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J Trauma. 1997 May;42(5):793-800; discussion 800-2.

Randomized trial of immune-enhancing enteral nutrition in burn patients.

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Department of Surgery, University of Utah Health Center, Salt Lake City 84132, USA.



"Immune-enhancing" diets (IEDs) are aimed at improving outcomes in patients suffering trauma and infection. This study was conducted to evaluate a popular IED in patients suffering burn injury.


Fifty burned patients were randomized to receive either Impact (Sandoz Nutrition, Minneapolis, Minn), an IED enhanced with omega-3 fatty acids, arginine, and RNA, or Replete (Clintec, Deerfield, Ill), our standard high-protein diet. Feedings were begun within 48 hours of injury, and continued until patients supported themselves with oral intake.


Forty-nine patients completed the study. The two feeding groups did not differ with respect to age, burn size, incidence of inhalation injury, or the quantity of calories and protein received. There were no differences between groups in mortality, length of hospitalization, hospital charges, days of ventilator support, or incidence of complications. Patients with inhalation injuries required more ventilatory support, and had longer lengths of hospitalization and higher costs.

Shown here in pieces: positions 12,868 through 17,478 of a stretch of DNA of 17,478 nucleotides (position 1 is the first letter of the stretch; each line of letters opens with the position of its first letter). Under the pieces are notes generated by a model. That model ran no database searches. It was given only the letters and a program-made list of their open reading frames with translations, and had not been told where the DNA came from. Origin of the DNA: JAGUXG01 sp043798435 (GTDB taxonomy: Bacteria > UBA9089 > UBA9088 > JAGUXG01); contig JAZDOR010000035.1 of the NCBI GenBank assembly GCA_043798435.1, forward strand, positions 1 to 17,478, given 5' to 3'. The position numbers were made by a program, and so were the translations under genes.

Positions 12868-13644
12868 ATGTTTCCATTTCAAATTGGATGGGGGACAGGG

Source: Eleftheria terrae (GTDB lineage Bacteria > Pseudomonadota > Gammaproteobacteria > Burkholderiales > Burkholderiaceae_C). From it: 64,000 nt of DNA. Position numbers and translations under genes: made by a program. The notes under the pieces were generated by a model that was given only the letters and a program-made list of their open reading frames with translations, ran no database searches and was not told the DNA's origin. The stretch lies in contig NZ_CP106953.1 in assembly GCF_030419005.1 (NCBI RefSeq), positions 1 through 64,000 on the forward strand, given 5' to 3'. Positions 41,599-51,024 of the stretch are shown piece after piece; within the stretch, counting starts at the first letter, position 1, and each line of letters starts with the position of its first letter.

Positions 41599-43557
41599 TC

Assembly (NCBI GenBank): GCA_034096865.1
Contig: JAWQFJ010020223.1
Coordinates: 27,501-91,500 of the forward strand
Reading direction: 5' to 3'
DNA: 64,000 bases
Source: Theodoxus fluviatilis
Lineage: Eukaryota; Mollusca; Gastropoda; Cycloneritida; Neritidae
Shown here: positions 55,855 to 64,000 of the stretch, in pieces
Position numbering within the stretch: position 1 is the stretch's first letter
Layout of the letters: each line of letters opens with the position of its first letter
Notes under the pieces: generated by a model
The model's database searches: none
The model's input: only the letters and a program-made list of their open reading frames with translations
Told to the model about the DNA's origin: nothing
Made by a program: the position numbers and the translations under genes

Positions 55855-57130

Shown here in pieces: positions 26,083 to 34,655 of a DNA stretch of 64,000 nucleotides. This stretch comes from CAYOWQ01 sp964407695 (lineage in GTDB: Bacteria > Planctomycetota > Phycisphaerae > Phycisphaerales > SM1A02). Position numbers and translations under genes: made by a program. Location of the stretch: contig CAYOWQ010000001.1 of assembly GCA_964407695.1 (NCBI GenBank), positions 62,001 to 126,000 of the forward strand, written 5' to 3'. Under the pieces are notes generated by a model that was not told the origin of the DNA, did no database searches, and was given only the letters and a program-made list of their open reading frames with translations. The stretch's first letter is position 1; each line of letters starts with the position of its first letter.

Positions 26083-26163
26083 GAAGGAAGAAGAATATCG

Administration of an IED has no clear advantages over the use of less expensive high-protein enteral nutrition in burn patients.

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